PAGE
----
Last week, Director Cordray sent a letter to the CEO’s of several banks, credit unions, and financial companies encouraging them to enable consumers to exert greater control over their credit cards, debit cards, and other payment methods.
[Address of financial institution]
Dear [CEO of financial institution]:
Over the years, the Consumer Bureau has explored ways technology can help consumers take more control of their financial lives. For example, we have pointed out how real-time, low-balance alerts can assist consumers struggling to manage their checking accounts. We have recommended that financial institutions offer opt-in protective account features for older consumers, including cash withdrawal limits. And we have researched how new tools can help people manage their spending, such as real-time feedback at the point of sale about how a purchase will affect their budget.
I have also written you from time to time to bring to your attention things we believe you may want to consider prioritizing to serve your customers better. We have not pressed these upon you as regulatory requirements, but as matters you would do well to consider as you seek to better serve your customers and in so doing grow your business and enhance customer loyalty. I have written, for example, about safe banking accounts with no overdraft features that minimize risk for certain consumers and allow them to qualify for accounts without being screened out of the system—a product that has been of special interest to millennials and helps reduce the ranks of the millions of unbanked households in this country. I also have urged broader adoption of the Open Credit Score Initiative—a win-win approach that involves sharing your customers’ credit scores with them on a regular basis, to boost awareness and encourage them to find ways to improve their credit scores, which may lead to them becoming stronger customers and result in lower charge-offs for you. Our sense is that many institutions have found merit and advantage in both of these suggestions.
Today I am writing to you again to urge upon you an issue for your consideration, which we believe is especially timely and important for American consumers. There is enormous value in new technology that makes it feasible, right now, to enable consumers to exert much greater control over their credit cards, debit cards, and other payment methods. Digital servicing platforms offer the potential for enhanced security and the peace of mind that are made possible by establishing controls that will make it more difficult for unauthorized transactions to occur. Moreover, such platforms can allow consumers to exert greater control on their own spending and those they authorize to use their accounts by establishing settings that limit how, where, when, and to what extent their accounts are accessed—and to do so much more easily and conveniently. I believe your customers will want and demand this capability, and it is worth considering how you can prioritize the steps necessary to speed its availability to them.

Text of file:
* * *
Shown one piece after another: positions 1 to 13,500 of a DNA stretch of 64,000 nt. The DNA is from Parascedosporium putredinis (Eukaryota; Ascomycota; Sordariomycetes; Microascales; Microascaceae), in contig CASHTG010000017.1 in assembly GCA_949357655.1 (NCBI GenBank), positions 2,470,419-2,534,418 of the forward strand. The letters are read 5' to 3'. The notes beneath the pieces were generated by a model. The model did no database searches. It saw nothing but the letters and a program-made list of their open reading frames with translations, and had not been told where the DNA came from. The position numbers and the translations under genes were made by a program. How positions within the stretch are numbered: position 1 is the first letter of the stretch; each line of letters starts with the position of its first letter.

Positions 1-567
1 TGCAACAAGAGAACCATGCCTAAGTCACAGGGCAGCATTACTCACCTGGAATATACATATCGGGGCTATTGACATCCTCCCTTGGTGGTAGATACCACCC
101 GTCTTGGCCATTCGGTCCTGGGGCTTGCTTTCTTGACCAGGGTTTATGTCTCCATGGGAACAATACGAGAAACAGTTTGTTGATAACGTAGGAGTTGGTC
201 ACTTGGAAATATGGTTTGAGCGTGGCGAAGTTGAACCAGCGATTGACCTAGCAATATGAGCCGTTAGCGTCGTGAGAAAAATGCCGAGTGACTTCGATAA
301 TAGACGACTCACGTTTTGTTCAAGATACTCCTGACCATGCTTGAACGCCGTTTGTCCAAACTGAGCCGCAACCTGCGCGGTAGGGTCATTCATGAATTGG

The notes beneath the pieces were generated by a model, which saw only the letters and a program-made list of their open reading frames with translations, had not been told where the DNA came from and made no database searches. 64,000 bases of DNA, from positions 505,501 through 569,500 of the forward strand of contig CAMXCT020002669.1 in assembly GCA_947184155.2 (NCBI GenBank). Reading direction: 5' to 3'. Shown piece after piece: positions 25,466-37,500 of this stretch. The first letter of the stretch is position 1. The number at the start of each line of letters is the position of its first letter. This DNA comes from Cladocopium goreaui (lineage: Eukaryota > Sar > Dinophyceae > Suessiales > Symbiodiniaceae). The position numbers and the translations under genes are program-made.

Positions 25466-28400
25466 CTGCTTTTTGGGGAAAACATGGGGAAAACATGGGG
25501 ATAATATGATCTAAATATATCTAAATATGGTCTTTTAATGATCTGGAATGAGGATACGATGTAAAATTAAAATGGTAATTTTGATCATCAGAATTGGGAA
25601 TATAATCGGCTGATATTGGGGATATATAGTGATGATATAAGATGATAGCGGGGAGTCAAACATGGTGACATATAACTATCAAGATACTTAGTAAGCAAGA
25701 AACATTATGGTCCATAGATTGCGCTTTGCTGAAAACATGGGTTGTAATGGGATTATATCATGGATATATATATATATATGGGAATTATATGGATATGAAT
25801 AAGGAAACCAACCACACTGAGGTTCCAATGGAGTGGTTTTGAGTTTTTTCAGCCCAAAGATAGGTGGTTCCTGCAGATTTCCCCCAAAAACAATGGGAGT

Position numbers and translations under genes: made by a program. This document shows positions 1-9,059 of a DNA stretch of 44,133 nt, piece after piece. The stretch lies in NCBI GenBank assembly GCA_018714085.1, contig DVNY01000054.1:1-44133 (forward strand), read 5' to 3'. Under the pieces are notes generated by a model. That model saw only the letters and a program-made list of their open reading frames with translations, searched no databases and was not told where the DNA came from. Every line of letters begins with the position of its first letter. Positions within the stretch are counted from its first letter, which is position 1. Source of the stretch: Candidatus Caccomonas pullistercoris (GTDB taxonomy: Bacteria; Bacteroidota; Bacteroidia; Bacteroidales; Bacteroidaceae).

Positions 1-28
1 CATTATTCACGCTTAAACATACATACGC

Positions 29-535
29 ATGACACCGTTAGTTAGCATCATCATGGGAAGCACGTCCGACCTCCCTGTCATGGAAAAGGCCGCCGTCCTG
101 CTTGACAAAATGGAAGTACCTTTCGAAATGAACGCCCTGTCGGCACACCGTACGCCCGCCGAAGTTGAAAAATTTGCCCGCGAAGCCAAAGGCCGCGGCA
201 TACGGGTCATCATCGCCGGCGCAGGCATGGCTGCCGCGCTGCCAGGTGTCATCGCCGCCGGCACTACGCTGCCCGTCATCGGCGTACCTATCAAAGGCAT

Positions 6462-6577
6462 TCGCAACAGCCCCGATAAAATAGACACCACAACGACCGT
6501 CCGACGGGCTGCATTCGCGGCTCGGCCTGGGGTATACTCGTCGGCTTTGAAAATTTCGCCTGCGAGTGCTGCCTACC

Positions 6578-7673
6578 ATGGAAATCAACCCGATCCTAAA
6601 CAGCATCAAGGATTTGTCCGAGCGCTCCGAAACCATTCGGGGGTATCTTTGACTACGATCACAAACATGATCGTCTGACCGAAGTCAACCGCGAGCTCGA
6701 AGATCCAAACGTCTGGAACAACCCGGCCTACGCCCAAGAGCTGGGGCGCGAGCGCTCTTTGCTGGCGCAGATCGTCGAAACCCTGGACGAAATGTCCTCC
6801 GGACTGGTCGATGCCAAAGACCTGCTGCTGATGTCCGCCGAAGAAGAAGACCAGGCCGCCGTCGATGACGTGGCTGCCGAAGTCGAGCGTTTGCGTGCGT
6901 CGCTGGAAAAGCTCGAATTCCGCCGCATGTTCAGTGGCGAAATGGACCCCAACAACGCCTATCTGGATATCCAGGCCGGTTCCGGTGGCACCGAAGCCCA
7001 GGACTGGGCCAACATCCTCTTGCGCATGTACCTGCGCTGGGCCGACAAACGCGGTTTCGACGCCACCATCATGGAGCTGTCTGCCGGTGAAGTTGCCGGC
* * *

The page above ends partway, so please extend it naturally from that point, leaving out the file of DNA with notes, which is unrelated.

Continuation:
For example, as you know a number of institutions have introduced on/off features on their mobile apps that enable a consumer to instantly turn off a payment card that is linked to the app when the card is misplaced, and later to turn it on again if it is found, without having to cancel the card. This development is laudable and appears to have widespread appeal. But we believe much greater capability can be made available to your customers through digital servicing, which can enable consumers to exercise very detailed control over their accounts. For example, with digital servicing, financial institutions may be able to offer consumers the ability to set spending limits on a card-by-card basis for particular merchants, channels of transactions (online versus phone versus in-person versus recurring transactions, for example), or categories of spending. Digital servicing may also allow customers to receive an alert or warning if a transaction is attempted that falls outside the consumer’s personal preset parameters (or parameters for an authorized user such as those set by parents for their children). Financial institutions could likewise embed other money management tools within their online and mobile platforms.
Of course, third-party providers are likely to mount increasing competition in this space as well, offering tools that are likely to be very popular as consumers find they can easily and conveniently take action themselves to control and direct permissible uses of their accounts—without the hassle (to them) or the cost (to you) of more cumbersome methods of telephone or other authorization processes. This kind of competition is good for the industry and for consumers.
You may already know all of this. You certainly have greater insight than I do about the challenges of adopting new technologies into your payment products. But on the eve of my leaving the Bureau, I urge you to think creatively about how you can put more control directly in the hands of your customers. This will help them as they worry about data breaches, and could help you minimize the incidents of fraudulent use of credit cards and debit cards and other payment methods. This will help people also to assert greater control of their financial lives. In short, you have the power, right now, to help consumers help themselves in ways that will materially improve their lives and that could reduce your costs. And if you manage to do so, we believe you will enhance the loyalty and engagement of your customers with positive results. Those who do not move quickly in this direction may soon find that they risk losing business to those who do. So I recommend that you keep pushing forward to offer consumers more control over their accounts.
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